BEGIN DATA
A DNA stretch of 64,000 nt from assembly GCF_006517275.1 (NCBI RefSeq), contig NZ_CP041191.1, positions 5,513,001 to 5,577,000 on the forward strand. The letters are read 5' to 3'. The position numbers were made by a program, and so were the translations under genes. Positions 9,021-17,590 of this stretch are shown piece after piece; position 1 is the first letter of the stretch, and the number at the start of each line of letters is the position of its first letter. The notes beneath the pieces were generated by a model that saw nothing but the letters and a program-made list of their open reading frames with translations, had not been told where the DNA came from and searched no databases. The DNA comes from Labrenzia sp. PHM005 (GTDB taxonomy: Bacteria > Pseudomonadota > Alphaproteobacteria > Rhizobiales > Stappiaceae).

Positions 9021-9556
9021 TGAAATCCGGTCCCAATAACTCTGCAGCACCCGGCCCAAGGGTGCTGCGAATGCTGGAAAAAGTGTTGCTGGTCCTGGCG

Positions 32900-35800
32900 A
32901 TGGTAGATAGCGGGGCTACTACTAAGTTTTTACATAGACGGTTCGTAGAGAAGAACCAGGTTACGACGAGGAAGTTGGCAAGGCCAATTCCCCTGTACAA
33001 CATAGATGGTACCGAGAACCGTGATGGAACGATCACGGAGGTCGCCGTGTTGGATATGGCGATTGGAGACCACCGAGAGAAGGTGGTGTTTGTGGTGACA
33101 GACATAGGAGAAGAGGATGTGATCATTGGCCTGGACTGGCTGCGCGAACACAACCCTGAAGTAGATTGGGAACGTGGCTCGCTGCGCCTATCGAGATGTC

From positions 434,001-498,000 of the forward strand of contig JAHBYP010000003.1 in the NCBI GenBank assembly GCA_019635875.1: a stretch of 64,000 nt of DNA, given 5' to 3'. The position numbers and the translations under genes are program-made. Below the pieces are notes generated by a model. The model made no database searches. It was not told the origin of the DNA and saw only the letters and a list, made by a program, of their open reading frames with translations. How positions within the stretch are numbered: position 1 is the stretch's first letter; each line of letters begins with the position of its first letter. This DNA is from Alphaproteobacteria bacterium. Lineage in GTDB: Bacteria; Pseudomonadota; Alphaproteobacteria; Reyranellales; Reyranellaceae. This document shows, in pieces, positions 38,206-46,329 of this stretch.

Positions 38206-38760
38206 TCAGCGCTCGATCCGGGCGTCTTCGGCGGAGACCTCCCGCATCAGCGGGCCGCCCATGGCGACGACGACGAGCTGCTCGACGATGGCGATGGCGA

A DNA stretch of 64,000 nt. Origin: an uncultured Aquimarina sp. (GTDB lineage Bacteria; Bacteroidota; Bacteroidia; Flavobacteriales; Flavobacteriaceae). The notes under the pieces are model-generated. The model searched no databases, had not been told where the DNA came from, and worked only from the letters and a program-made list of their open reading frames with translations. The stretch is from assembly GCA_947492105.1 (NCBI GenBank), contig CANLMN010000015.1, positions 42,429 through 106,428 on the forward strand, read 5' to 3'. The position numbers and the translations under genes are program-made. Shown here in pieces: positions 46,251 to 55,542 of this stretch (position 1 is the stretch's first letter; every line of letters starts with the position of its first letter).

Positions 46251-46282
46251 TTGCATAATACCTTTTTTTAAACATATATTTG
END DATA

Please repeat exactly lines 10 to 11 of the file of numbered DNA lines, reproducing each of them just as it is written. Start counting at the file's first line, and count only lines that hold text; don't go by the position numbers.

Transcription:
Positions 38206-38760
38206 TCAGCGCTCGATCCGGGCGTCTTCGGCGGAGACCTCCCGCATCAGCGGGCCGCCCATGGCGACGACGACGAGCTGCTCGACGATGGCGATGGCGA